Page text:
Lessons (re)Learned Part 2

by David McSwain

2As we are in tunnel vision with round two of PPP, I believe it necessary to maintain discipline inside the existing portfolio.  Personally, one of my 2021 goals is to slow down the thought train and attempt to ask better questions.  Many people have and will, for their reasons, apply for PPP.  In my opinion, windows allow us to see where clients are exposed, maybe.  A crisis is not to be wasted.  This is a great time for customer contact, possible solutions that better protect existing loans, or in some cases, we have seen, for growth opportunity.  Without this crisis, exposure could have been camouflaged.

Our people are valuable.  Many experienced and as we witnessed,  a positive Covid test can be a disruptor itself for the entire office.  Technology advancements rapidly appeared and thrust us forward to the point it has caused a new normal.  What technology do we not have today that is needed for a post-Covid world?  What skills are we missing, do we have enough employees trained in the proper areas, or perhaps do we need to look to see if we can advance into this new world and what does that look like for the industry and more particularly your bank?  McSwain Consulting has been doing remote work for more than four years now and we are more than prepared to work in the digital world.

This hasn’t been felt by all yet, but the number of competitors that surfaced through this pandemic in the form of fintech was massive.  As most of you are on some form of social media, the fintech companies surfaced rapidly over the past 12 months, in my opinion.  Typically, these companies don’t steal your worst customer, either.  So, how do we operate in this ever-evolving digital world?

Does a real estate boom in the middle of a pandemic make perfect sense?  Housing typically wasn’t built for the remote working world where children aren’t in school or they are and then they are not. People’s needs and priorities also changed. Those changes will be lasting.  Also, some businesses have experienced what they said couldn’t be done and that is a collaborative work environment where no one is in the same building.  Banks even experienced this and continue to experience based on their Covid protocol. Regulators have now been doing remote exams, as we know it, coming up on a year.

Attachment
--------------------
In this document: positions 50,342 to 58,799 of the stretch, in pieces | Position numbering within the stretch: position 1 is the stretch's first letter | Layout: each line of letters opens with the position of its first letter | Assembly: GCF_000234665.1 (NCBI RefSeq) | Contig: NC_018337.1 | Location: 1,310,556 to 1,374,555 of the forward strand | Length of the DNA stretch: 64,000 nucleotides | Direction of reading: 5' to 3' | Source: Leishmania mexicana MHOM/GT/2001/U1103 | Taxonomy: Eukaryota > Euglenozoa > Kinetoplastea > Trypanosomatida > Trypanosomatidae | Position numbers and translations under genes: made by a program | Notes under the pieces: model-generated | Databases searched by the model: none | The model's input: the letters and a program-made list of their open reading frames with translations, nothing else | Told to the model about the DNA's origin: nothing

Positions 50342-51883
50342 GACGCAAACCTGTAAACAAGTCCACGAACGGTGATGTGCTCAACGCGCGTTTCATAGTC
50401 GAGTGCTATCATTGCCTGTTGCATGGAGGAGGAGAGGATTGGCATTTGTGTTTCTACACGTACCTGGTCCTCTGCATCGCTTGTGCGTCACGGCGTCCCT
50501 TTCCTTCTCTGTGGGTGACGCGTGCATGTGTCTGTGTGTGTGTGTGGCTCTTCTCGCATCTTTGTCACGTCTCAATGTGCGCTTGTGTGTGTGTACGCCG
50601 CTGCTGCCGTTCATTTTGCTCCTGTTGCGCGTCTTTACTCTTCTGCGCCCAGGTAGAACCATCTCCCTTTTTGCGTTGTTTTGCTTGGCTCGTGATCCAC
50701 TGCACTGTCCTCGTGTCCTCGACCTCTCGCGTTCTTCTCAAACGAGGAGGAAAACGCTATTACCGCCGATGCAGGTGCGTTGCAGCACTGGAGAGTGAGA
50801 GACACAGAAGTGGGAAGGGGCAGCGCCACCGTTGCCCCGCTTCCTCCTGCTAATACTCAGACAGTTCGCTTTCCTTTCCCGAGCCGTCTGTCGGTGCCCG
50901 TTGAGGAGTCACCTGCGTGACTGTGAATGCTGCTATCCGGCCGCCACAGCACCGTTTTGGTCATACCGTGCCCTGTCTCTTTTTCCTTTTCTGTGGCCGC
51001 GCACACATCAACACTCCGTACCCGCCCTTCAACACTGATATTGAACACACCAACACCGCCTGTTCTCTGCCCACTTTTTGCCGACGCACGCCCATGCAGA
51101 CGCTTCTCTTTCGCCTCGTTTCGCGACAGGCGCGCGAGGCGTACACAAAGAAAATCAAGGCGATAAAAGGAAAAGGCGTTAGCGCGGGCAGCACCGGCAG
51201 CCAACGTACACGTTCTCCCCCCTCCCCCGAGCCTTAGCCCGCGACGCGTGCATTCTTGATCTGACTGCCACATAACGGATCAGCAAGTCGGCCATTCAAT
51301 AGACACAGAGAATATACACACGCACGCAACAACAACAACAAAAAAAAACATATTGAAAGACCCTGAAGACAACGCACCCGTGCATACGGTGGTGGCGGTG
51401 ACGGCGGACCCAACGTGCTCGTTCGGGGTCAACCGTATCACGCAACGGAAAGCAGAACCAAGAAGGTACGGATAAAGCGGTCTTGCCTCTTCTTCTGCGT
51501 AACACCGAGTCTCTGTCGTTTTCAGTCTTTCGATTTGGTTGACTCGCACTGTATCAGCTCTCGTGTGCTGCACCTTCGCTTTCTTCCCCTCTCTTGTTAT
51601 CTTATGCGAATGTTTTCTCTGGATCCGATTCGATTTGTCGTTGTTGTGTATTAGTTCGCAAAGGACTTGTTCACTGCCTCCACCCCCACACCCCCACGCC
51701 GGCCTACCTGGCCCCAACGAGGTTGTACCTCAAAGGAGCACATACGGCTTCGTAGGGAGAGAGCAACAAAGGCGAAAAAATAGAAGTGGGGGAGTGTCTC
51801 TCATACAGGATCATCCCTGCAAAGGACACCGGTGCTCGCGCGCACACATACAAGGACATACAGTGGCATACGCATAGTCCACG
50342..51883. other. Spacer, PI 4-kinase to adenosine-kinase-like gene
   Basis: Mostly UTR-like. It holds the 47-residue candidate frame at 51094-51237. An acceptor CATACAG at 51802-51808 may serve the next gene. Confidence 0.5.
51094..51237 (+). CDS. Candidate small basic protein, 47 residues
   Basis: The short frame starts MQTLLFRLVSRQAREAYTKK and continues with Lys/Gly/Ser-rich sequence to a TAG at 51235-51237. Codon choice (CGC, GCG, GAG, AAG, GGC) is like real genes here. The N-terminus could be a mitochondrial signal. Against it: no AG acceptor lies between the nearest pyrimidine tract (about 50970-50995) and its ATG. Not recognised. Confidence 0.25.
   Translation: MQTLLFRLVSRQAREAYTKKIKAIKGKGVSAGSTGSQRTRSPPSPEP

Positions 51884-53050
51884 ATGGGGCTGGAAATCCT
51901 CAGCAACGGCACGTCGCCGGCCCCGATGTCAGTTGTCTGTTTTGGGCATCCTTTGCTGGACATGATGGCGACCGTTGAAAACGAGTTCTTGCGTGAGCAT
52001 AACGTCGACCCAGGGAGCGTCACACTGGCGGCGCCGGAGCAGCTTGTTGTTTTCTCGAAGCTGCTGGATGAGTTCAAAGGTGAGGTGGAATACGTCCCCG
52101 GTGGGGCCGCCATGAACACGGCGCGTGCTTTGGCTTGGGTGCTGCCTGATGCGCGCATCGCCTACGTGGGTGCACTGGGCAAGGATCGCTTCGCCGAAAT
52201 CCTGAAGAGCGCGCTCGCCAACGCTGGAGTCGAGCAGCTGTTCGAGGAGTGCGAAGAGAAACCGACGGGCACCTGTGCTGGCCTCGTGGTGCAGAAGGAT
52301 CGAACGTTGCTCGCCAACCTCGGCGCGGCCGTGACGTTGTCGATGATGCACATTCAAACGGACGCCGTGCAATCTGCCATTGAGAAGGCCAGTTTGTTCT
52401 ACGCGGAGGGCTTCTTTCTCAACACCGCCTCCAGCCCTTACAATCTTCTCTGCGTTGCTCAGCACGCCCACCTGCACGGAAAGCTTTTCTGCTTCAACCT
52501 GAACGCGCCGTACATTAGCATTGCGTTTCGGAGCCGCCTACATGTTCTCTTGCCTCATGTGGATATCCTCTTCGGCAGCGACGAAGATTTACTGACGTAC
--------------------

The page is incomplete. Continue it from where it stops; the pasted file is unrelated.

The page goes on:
So, the real questions.  How do we continue to do business and grow in this new ever dependent digital world?  What resources will we need that we don’t have today to operate in this new world that no one knows what it looks, tastes, or smells like?  What vendors do we need, and do they have the capabilities to operate in this world?  What we measure today, is it appropriate for the times?  Has the cheese or needle moved?  Are our systems and processes adequate for today’s environment?  Some of you may already be there and that is awesome.  Some are not even close.  Either way, McSwain Consulting can and is willing to serve you well!

Going forward, what critical changes are needed in this new world?  As with a new administration in Washington, a pandemic, most of us have never experienced that has caused some severe economic damage to some industries and caused an exponential acceleration in others.  McSwain Consulting is prepared to go on this journey with you as a strategic partner in loan reviews, ALLL analysis, and testing, planning, and loan risk management.  We are here to serve.

Questions, comments? Would you like to discuss a remote loan review? Reach out to David@mcswainconsulting.net.

Lessons Learned & Re-Learned During the Pandemic

by David McSwain

As you know Covid-19 has changed everything.  It has forced every industry that can rethink how 1